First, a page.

Exploiting Trade-Offs In Memory, Storage, And Communication Performance And Accuracy In High-Capacity Computing Systems

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Exploiting Trade-Offs In Memory, Storage, And Communication Performance And Accuracy In High-Capacity Computing Systems

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Error resilient applications are becoming more common in large-scale computing systems. These types of applications introduce the possibility of balancing cost and performance in new ways by trading-off output quality with performance. To exploit this new opportunity, this thesis introduces three approximation techniques that trade-off the accuracy of memory, storage, and communication for gains in efficiency and performance in large-scale, high-capacity computing systems. First, we employ the notion of approximate memory, which exploits the idea that some memory errors are not only nonfatal, but can be leveraged to enhance power and performance with minimal loss in quality. The traditional approach for increasing yield in large memory arrays has been to eliminate all hard errors using repair mechanisms. However, the cost of these mechanisms can become prohibitive at higher error rates. Instead of completely repairing faulty memories, we introduce new approximate memory repair mechanisms that only partially repair both CMOS DRAMs and STT-MRAMs. By combining redundant repair with unequal protection, such as skewing the limited spare elements available for repairing faults towards the k most significant bits, and a hybrid bit-shuffling and redundant repair scheme, the new mechanisms maintain excellent output quality while substantially reducing the cost of the repair mechanism, particularly for increasingly important cluster faults. Second, we investigate the use of approximate storage, which is defined as cheaper, lower reliability storage with higher error rates. In the past few years, ever-increasing amounts of image data have been generated by users globally, and these images are routinely stored in cold storage systems in compressed formats. Since traditional JPEG-based schemes that use variable-length coding are extremely sensitive to error, the direct use of approximate storage results in severe quality degradation. We propose an error-resilient adaptive-length coding (ALC) scheme that divides all symbols into two classes, based on their frequency of occurrence, where each class has a fixed-length codeword. This provides a balance between the reliability of fixed-length coding schemes, which have a high storage overhead, and the storage-efficiency of Huffman coding schemes, which show high levels of error on low-reliability storage platforms. Further, we use data partitioning to determine which bits are stored in approximate or reliable storage to lower the overall cost of storage. We show that ALC can be used with general non-volatile storage, and can substantially reduce the total cost compared to traditional JPEG-based storage. Finally, approximate communication as a new opportunity has arisen for improving the communication efficiency in parallel systems, which can significantly reduce the amount of communication time by transmitting partial or imprecise messages. Communication overheads in distributed systems constitute a large fraction of the total execution time, and limit the scalability of applications running on these systems. We propose a Discrete Cosine Transform (DCT)-based approximate communication scheme that takes advantage of the error resiliency of several widely-used applications, and improves communication efficiency by substantially reducing message lengths. Our scheme is implemented into the Message Passing Interface (MPI) library. When evaluated on several representative MPI applications on a real cluster system, it is shown that our approximate communication scheme effectively speeds up the total execution time without much loss in quality of the result, even accounting for the computational overhead required for DCT encoding. In summary, the partial-repaired memory scheme, error-resilient ALC scheme, and DCT-based approximate communication scheme are proposed in this thesis and allow the system to maintain an acceptable output quality while substantially reducing the cost of the system.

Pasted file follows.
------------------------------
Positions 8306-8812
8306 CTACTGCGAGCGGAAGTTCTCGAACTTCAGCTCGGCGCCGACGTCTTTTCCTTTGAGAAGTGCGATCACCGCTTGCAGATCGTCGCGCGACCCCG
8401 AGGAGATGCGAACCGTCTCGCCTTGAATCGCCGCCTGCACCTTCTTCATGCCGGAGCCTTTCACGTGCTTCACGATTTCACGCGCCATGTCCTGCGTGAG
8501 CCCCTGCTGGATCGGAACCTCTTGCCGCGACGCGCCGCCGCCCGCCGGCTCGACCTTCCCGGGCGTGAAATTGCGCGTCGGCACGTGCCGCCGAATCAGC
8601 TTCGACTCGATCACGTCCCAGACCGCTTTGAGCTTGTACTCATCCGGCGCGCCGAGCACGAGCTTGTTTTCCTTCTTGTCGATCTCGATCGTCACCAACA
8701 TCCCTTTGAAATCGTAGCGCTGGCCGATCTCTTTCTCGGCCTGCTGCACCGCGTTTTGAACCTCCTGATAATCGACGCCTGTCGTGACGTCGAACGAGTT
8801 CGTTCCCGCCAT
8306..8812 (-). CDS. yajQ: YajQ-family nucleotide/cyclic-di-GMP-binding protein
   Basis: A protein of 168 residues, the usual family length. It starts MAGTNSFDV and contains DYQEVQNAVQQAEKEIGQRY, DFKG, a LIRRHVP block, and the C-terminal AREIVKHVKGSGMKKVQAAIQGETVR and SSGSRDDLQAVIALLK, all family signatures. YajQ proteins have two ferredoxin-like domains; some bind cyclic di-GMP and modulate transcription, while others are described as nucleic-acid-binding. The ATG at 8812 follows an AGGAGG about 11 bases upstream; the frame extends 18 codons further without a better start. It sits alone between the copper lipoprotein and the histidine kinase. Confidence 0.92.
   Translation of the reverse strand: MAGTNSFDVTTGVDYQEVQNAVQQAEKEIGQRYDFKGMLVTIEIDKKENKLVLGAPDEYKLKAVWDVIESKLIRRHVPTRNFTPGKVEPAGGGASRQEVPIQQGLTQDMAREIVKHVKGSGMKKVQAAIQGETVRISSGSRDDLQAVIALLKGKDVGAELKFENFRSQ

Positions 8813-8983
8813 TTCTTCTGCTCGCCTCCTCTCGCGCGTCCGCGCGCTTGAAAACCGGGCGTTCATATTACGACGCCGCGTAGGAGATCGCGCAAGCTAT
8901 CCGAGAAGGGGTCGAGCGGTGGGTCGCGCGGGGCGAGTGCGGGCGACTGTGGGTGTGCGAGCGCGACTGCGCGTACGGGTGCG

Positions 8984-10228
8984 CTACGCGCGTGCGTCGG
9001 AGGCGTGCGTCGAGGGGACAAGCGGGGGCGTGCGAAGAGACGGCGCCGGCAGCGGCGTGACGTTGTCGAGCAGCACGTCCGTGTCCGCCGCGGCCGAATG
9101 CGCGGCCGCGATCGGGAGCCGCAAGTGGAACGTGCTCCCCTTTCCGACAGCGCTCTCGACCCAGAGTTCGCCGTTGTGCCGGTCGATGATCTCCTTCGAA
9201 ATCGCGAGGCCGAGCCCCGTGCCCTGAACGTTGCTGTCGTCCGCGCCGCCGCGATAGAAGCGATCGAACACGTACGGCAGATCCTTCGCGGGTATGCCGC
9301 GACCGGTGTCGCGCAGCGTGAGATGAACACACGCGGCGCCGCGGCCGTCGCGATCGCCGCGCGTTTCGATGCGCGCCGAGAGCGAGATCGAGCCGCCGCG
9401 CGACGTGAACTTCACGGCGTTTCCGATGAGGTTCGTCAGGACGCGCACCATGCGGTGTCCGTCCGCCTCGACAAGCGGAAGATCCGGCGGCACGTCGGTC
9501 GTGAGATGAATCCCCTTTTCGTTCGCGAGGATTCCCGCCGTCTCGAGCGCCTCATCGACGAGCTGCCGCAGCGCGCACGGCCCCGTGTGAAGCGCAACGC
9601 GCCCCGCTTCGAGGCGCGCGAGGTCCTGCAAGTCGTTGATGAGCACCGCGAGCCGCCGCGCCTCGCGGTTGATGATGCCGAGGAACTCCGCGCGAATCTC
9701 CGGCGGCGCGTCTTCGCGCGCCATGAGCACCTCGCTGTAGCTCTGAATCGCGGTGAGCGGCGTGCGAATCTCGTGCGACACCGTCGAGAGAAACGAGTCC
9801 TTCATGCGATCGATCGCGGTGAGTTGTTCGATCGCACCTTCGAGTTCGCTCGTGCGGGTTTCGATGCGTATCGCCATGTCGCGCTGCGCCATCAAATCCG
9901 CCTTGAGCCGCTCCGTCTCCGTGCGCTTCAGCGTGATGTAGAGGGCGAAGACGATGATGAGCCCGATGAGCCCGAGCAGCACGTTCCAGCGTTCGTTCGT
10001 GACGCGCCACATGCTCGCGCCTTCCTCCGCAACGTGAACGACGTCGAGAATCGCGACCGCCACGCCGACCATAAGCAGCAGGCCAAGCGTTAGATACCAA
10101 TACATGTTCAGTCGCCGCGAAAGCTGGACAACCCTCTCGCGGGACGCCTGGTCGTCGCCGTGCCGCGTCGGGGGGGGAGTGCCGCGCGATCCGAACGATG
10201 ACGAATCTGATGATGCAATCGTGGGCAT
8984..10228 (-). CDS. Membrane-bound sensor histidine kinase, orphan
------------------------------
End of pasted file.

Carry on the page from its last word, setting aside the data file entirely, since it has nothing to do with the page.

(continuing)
University of Minnesota Ph.D. dissertation. August 2019. Major: Electrical Engineering. Advisors: David Lilja, Sachin Sapatnekar. 1 computer file (PDF); ix, 95 pages.

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Fan, Qianqian. (2019). Exploiting Trade-Offs In Memory, Storage, And Communication Performance And Accuracy In High-Capacity Computing Systems. Retrieved from the University Digital Conservancy, https://hdl.handle.net/11299/215153.

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